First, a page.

• Amnesty and prisoner releases would be negotiated between the parties, with the Americans guaranteeing the end of torture of those held in the detention centers and prisons of the current, Shiite-controlled Iraqi state.
  • De-Baathification edicts issued by Paul Bremer would be rescinded, allowing tens of thousands of former Baathists to resume military and professional service.
  • An American commitment to financing reconstruction would be continued, and the new Iraqi regime would guarantee incentives for private American companies to participate in the rebuilding effort.
  • War-debt relief for Kuwait and other countries.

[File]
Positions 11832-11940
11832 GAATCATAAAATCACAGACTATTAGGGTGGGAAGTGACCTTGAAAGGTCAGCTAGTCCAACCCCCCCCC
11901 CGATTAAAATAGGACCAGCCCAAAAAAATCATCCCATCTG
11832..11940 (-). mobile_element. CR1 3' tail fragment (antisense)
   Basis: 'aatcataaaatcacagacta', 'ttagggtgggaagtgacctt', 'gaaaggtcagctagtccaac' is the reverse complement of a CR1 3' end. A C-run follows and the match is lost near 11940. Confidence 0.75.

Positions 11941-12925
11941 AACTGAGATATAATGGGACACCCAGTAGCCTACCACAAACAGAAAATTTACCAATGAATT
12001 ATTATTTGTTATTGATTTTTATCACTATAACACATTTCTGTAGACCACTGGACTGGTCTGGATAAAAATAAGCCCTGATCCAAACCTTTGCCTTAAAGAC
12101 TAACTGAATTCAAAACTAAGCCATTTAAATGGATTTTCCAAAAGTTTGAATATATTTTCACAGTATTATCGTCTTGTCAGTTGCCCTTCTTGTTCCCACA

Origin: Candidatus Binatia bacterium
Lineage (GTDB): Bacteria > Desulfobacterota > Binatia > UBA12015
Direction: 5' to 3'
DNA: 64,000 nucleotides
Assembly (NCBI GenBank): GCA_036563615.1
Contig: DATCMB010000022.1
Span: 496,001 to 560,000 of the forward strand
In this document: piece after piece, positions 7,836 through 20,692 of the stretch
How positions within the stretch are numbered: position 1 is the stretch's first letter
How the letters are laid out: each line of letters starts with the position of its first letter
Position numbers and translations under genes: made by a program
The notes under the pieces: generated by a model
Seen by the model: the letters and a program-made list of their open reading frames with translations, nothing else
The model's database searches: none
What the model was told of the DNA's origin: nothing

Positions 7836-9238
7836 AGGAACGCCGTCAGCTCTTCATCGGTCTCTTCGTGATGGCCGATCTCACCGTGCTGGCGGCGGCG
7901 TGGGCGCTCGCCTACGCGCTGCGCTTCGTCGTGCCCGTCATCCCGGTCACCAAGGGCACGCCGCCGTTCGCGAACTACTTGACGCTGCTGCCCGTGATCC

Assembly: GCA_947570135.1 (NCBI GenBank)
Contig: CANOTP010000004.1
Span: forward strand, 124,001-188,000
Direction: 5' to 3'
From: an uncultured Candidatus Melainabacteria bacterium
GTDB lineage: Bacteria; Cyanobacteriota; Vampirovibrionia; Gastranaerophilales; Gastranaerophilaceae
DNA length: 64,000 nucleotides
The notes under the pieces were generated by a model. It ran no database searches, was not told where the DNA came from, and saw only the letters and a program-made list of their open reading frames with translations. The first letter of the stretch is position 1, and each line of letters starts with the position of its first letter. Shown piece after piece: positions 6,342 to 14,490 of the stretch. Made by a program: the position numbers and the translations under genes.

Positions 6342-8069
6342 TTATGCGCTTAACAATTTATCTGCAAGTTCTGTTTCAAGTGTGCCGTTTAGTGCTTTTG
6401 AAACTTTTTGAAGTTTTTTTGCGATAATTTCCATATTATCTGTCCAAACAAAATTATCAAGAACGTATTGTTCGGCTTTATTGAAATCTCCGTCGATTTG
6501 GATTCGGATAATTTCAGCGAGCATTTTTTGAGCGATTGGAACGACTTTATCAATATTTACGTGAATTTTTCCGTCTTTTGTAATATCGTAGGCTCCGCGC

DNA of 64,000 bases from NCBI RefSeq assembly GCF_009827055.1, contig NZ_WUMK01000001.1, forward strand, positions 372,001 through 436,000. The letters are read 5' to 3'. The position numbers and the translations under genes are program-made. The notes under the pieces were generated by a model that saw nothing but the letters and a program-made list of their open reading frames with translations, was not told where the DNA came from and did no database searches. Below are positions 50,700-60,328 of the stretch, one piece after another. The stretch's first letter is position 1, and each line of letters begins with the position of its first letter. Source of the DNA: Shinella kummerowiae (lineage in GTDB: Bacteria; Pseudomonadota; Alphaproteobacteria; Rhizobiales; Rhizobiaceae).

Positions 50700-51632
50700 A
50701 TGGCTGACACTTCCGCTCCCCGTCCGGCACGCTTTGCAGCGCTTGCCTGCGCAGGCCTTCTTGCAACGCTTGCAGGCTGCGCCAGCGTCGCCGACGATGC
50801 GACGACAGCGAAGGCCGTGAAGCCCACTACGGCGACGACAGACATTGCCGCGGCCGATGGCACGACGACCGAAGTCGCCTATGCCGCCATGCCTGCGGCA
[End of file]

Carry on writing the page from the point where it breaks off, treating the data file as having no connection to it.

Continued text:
On Democracy Now!, Hayden explained that “over the past several years, but especially in the past month since the election, there have been contacts at a deniable level.” All this occurs while Iran reportedly offers “to help Washington calm Iraq’s escalating sectarian violence, if the United States drops its ‘bullying’ policy toward Tehran,” “[c]ongressional leaders displayed eroding patience in the Iraqi government on Sunday, adding pressure on President Bush and Iraqi Prime Minister Nouri al-Maliki to find a faster path to peace when they meet this week,” even as “Shiite politicians loyal to the radical anti-American Shiite cleric Muqtada al-Sadr … have threatened to boycott parliament and the Cabinet if al-Maliki meets with Bush” possibly because, as the London Sunday Telegraph reports, “The goal [of a weeklong, high-stakes diplomatic offensive for control of the Middle East] is to marshal a force of friendly Sunni regimes against the radical leadership of Shi’ite Iran, which Washington thinks is trying to develop a nuclear bomb,” and which is also widely believed to have gained considerable influence within Iraq itself. Meanwhile, according to the New York Times, the Iraq Study Group’s “draft report on strategies for Iraq, which will be debated here by a bipartisan commission beginning Monday, urges an aggressive regional diplomatic initiative that includes direct talks with Iran and Syria.”